Device manufacturers today predominately use a design strategy that begins with engineering development of a device platform. R&D explores a wide variety of mechanical design options for calking and triggering a device, which in turn dictate its overall size, layout, and the forces required to reliably function. Only after the new device design is complete will manufacturers begin the search for a pharmaceutical partner that wants to use the device for its drug. It’s not surprising this engineering-driven design strategy leads to unintuitive and difficult to use device designs, because the device has been designed before it’s known which drug—and therefore, what type of user—will operate the device. This R&D strategy overlooks fundamental human factors considerations that directly impact usability. They have forgotten about the user.
It’s all about the user.
A user-centered design strategy is driven by how people think, feel, and behave. Mechanical design solutions meeting user needs can only be developed after truly understanding the user. Good device design begins with accommodating the widest possible range in hand, body size, and strength—ideally, the 5th percentile female to the 95th percentile male.
People commonly draw from one of four types of grips depending on the task’s complexity and the forces required to operate a device. When strength and endurance are required, people naturally gravitate toward power grips that recruit the larger forearm muscles. In contrast, for high precision and control, people default to hi-dexterity bilateral and trilateral grips that recruit smaller, weaker finger muscles.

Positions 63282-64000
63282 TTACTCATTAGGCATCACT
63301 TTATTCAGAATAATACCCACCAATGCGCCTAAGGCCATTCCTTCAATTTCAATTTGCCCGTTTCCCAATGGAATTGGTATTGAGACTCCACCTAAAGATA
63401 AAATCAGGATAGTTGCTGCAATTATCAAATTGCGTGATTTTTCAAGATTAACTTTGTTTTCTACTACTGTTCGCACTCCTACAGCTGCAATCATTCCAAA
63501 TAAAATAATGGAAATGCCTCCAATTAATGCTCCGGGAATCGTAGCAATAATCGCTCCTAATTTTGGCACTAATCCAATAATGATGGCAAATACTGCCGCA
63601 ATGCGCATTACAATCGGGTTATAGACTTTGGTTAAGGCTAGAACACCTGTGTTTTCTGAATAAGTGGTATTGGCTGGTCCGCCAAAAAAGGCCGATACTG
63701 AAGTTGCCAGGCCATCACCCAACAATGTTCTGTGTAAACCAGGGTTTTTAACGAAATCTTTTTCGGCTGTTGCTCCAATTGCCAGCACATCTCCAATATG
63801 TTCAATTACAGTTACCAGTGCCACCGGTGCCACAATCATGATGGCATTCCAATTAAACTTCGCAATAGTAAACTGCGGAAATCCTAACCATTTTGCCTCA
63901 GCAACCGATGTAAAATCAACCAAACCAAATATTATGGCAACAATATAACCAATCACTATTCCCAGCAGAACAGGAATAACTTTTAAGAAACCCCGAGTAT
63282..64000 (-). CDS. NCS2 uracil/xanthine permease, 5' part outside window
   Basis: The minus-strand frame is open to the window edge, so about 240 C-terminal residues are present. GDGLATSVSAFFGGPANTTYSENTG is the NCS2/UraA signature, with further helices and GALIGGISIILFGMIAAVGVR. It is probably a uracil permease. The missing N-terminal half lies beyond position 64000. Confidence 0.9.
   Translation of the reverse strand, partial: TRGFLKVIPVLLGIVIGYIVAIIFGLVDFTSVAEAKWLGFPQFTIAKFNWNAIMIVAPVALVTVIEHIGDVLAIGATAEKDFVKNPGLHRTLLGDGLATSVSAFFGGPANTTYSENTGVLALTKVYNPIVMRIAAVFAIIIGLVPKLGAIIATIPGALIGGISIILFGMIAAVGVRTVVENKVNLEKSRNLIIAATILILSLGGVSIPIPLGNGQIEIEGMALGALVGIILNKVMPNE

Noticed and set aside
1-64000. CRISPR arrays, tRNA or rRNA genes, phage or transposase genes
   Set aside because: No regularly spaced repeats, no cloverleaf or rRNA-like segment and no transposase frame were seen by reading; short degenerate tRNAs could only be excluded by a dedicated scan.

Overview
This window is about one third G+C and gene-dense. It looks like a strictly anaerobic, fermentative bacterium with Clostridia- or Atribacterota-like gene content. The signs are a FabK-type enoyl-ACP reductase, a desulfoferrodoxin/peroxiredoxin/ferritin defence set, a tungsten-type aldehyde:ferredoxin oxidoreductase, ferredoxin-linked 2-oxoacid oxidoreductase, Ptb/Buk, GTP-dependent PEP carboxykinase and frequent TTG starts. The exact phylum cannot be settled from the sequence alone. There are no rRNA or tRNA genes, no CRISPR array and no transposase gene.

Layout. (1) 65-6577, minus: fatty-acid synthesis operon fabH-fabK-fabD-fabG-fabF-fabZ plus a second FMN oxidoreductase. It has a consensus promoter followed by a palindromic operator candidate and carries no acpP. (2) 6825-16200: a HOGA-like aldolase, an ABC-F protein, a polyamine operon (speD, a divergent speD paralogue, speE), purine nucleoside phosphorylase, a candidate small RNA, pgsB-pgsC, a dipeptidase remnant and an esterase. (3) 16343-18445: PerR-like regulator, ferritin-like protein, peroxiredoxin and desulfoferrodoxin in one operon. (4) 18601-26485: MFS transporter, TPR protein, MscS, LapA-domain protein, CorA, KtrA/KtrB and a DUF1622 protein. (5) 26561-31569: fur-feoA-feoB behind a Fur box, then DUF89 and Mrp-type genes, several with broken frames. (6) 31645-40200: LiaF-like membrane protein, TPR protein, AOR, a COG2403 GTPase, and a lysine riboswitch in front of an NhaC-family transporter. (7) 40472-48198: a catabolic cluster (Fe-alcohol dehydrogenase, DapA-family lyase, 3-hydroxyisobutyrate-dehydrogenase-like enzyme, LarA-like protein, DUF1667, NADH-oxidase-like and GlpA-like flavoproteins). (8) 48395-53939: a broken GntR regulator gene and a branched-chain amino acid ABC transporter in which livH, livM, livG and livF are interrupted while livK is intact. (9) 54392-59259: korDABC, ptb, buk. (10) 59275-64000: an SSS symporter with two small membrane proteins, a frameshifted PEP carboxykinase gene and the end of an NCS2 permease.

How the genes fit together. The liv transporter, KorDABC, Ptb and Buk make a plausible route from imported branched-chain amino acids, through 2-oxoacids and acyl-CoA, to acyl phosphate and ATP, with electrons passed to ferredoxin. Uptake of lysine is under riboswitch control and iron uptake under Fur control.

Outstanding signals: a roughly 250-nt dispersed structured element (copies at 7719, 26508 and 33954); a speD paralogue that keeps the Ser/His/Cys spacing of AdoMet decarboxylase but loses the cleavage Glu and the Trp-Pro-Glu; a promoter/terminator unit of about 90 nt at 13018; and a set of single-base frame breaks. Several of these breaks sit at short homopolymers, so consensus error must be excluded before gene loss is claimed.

All of these common grips change when disease steps in and alters how people can use their hands. For example, developing devices for people with rheumatoid arthritis (RA) presents a unique design challenge. The disease causes severe joint pain in the fingers and wrists and diminishes strength and dexterity. Living with these impairments forces users to routinely modify grasping and handling behaviors to compensate.
Grip touchpoints also change because RA users commonly experience skewed knuckle joints that laterally shifts where the fingertips land on the device. Furthermore, the disease dramatically reduces strength and range of joint motion, which erode grasping and dexterity. It is not uncommon to see a 60-80 percent reduction in finger strength and 50 percent reduction in the range of joint motion. These factors define how to design specialized grips that meet RA users’ unique needs.
Pain is also a significant design factor in designing for arthritic hands. To reduce pain, industrial designers and human factors engineers can identify device sizes and shapes that encourage power grips engaging fewer finger joints and recruiting the stronger forearm muscles.
Connected to hand function are considerations for how different anatomic injection sites influence usability. Line of sight, power versus precision grasping, trigger actuation forces, and the ability to stabilize the device throughout injection play key roles in creating easy-to-use and intuitive designs. The need to properly align the device to the skin surface to ensure proper needle penetration depth for drug delivery is equally important. Evaluating the ergonomics of these design requirements will define the most effective grasping strategy as it relates to the anatomic site and placing the device perpendicular to the injection site for successful drug delivery.